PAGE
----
Kat Sunlove, TheCostaRicaNews.com.
The closer one gets to making the decision to retire abroad, the more questions arise. What is the weather like? Will I need a car? How friendly are the local people? Is the medical system adequate? How safe is the country? Is it necessary to learn a foreign language? All of these concerns and many others run though your mind as you consider the expat life.
In my last column I addressed a couple of questions submitted by a reader who is considering retirement in Costa Rica. Douglas R. (not his real name) is a 50-year-old man currently residing in Central Texas. One of his top concerns was safety and crime. As I detailed last week, my sense of this picturesque Central American country is of a stable democracy, most parts of which enjoy a low crime rate in comparison to many developed nations or other Central American countries.
But Douglas also had questions of a less serious nature and I will answer some of those this week. Among them were these:
- Which areas of the country would you recommend my researching in terms of lower cost, access to medical facilities, and golf! We really enjoy golfing and would prefer to live near golf courses if possible.
- Are there jobs (part-time) for older people like me? I’m thinking of just supplementing my income but it’s not a necessity.
Ahh, golf! My husband Layne and I also enjoy this humbling pastime, but we have not had the opportunity to play here in Costa Rica so my personal knowledge is limited. In our initial research on retiring in Costa Rica, we learned that there are few courses in the country and many of those are located at exclusive resorts catering to tourists with money to spend. Greens fees ranged above $150 per round, well beyond our retirement budget. Thus, we did not bring our clubs with us when we arrived last spring for our initial three-month stay. Since then, we have learned that discounts are available at some courses for legal residents and through golf-oriented websites, bringing costs down to $30-50 or even less for 9-holes. We have also met some friends here who enjoy the game, so our plan now is to fetch our clubs during our travels to the U.S. this summer and start enjoying the courses next fall.
It seems that the golf bug has not bitten Ticos yet, so there has been little pressure from locals for golf developments. The first golf course, in fact, was only built in 1944 at the Costa Rican Country Club located near San Jose. For 25 years, this exclusive 9-hole course was the only one in the country. In the 1970’s, the Cariari Country Club was developed just outside of San Jose and included an 18-hole championship course, designed by golf luminary George Fazio and reputed to be one of the best in Central America. It is also now one of the more affordable courses with weekday greens fees of from $60 to $100. Other courses located in the Central Valley include Los Reyes Country Club in La Guacima, Alajuela, and Valle del Sol located in the upscale community of Santa Ana. Most other courses are situated in Guanacaste Province in the northwestern part of the country where many expats have settled, largely because of the drier climate there. Again, many of these are located in pricey beach resorts and cater largely to a tourist clientele. Because of the influx of expats in Guanacaste, we have been led to believe that the overall cost of living is higher there as well. Golf-oriented housing developments are beginning to be built but those homes are premium-priced. A quick Google.com search on “golf courses in Costa Rica” will return a comprehensive list of courses with photos, course descriptions and reviews.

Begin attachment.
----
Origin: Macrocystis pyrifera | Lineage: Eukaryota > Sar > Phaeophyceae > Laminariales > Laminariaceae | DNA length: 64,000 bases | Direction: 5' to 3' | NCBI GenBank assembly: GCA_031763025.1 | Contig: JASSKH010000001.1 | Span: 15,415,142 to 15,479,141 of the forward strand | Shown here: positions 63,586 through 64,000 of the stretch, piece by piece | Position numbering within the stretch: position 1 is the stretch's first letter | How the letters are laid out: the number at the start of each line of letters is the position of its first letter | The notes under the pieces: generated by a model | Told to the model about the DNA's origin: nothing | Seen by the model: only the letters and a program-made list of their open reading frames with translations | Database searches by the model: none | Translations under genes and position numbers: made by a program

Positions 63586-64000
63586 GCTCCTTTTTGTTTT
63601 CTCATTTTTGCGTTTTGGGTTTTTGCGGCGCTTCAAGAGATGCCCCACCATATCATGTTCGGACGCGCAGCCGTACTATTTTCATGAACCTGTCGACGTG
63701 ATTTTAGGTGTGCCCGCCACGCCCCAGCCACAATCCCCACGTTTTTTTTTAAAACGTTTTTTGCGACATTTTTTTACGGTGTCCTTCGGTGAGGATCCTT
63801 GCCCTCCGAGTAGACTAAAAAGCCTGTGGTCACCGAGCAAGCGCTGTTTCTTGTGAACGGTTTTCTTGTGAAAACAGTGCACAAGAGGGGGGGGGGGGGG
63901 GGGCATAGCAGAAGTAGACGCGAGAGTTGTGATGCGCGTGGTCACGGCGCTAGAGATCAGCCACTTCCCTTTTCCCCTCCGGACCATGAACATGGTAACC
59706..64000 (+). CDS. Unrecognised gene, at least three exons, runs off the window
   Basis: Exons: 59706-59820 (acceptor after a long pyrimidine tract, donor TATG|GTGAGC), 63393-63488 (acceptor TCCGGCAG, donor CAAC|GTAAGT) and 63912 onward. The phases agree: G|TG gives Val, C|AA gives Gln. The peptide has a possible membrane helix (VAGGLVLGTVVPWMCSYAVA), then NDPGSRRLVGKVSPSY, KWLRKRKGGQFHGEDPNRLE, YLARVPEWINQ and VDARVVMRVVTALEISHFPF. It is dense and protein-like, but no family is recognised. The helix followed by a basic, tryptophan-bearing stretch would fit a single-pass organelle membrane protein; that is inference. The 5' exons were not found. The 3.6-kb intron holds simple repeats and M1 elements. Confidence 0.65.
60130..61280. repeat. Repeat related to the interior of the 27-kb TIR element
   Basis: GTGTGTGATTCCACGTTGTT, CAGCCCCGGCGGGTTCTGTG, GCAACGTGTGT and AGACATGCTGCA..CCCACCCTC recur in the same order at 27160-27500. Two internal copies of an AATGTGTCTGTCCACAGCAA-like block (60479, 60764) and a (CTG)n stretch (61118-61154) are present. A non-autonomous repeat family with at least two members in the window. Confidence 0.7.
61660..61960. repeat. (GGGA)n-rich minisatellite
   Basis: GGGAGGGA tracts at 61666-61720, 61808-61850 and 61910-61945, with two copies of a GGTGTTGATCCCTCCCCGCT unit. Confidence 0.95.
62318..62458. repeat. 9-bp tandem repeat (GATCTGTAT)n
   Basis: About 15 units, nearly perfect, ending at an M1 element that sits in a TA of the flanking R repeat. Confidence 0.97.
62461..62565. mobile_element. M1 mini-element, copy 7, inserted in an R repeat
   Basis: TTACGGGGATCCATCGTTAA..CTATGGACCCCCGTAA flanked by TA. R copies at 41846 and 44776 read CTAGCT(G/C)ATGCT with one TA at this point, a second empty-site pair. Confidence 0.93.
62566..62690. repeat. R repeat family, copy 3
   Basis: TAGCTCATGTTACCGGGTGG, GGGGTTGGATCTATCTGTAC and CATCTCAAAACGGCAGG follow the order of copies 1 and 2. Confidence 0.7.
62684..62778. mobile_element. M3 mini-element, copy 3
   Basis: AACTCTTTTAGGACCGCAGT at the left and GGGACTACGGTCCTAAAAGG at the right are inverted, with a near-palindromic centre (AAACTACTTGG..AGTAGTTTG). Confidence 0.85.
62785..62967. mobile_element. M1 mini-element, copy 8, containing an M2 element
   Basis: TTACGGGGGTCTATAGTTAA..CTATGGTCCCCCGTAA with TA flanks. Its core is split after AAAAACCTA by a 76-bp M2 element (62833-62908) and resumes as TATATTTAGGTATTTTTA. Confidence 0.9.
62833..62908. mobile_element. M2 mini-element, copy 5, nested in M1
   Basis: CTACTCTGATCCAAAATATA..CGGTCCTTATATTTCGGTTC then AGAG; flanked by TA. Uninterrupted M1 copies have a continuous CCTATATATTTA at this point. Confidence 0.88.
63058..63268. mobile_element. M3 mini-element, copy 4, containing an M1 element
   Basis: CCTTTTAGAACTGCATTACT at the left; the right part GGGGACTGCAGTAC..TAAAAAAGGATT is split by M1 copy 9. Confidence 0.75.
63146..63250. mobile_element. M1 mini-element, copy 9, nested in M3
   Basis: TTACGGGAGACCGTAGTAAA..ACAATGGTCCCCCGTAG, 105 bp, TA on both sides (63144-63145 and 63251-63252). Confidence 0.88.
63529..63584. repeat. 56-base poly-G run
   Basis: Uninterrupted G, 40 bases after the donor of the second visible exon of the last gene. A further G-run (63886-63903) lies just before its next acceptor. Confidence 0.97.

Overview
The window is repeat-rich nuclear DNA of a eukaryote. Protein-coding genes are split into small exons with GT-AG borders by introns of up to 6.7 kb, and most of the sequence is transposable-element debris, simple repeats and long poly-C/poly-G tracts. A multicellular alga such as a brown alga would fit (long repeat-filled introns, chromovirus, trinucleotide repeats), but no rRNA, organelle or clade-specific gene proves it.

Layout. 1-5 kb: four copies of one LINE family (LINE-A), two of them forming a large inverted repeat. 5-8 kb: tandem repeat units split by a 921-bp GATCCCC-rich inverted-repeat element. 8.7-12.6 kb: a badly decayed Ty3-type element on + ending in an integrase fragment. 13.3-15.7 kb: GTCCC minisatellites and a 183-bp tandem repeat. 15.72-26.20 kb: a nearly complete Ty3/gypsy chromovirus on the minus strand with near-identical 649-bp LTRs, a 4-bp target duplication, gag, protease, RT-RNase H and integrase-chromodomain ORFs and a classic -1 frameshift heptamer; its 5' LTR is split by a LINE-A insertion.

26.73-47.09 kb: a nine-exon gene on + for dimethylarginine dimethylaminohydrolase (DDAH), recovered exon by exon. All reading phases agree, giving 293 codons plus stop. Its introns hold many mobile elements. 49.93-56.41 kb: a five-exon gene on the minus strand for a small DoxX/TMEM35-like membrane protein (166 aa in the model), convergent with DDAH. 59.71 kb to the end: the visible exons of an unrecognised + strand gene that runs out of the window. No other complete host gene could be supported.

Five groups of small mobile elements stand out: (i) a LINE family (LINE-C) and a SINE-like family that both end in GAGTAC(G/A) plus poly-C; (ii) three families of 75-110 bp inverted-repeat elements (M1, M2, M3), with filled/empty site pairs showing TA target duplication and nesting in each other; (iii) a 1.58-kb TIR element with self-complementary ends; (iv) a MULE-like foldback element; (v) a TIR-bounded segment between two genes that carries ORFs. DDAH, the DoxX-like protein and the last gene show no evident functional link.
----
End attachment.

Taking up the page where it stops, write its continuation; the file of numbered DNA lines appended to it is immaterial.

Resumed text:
As to the question of a part-time job, the answer is mixed and to be certain, I would advise you to check with a qualified Costa Rican attorney. In general, however, expats are not allowed to take a job that a Tico could do. In most cases, that even means that you cannot work for wages in a company that you create and manage. If employees are needed, you must hire Ticos, although you can benefit from the profits of your business. Foreigners are encouraged through certain government programs to bring in new businesses. Ecotourism operations and eco-businesses such as biofuels, habitat preservation, sustainable agriculture and reforestation are especially promoted. Qualified English-language (TESL) instructors are also in demand here.
On the other hand, if your work can be done exclusively over the Internet and if a Costa Rican company is not paying you, then you can do that job. For example, I am a travel writer and occasionally receive payment for a story published online by a U.S.-based website. However, I receive no pay for writing this column, even though arguably a Tico could not write authoritative articles about “retirement in Costa Rica.” Nevertheless, in order not to jeopardize my pending application for legal residency, I do this work strictly as a volunteer. And indeed, volunteer work of all kinds is certainly welcomed in all parts of the country.
So yes, you can work in Costa Rica, with some limitations. You can live in a golf community if that’s your preference but that will impact your cost of living. Infrastructure is better, health care more accessible, conveniences closer by in the cities but crime is higher. So much depends on your expectations of life here in a tropical, still developing country. If you are willing to adopt a Tico lifestyle, or settle into a small Tico pueblo as opposed to a large city, you can be relatively safe, have good neighbors and enjoy the tranquilo contentment of Pura Vida!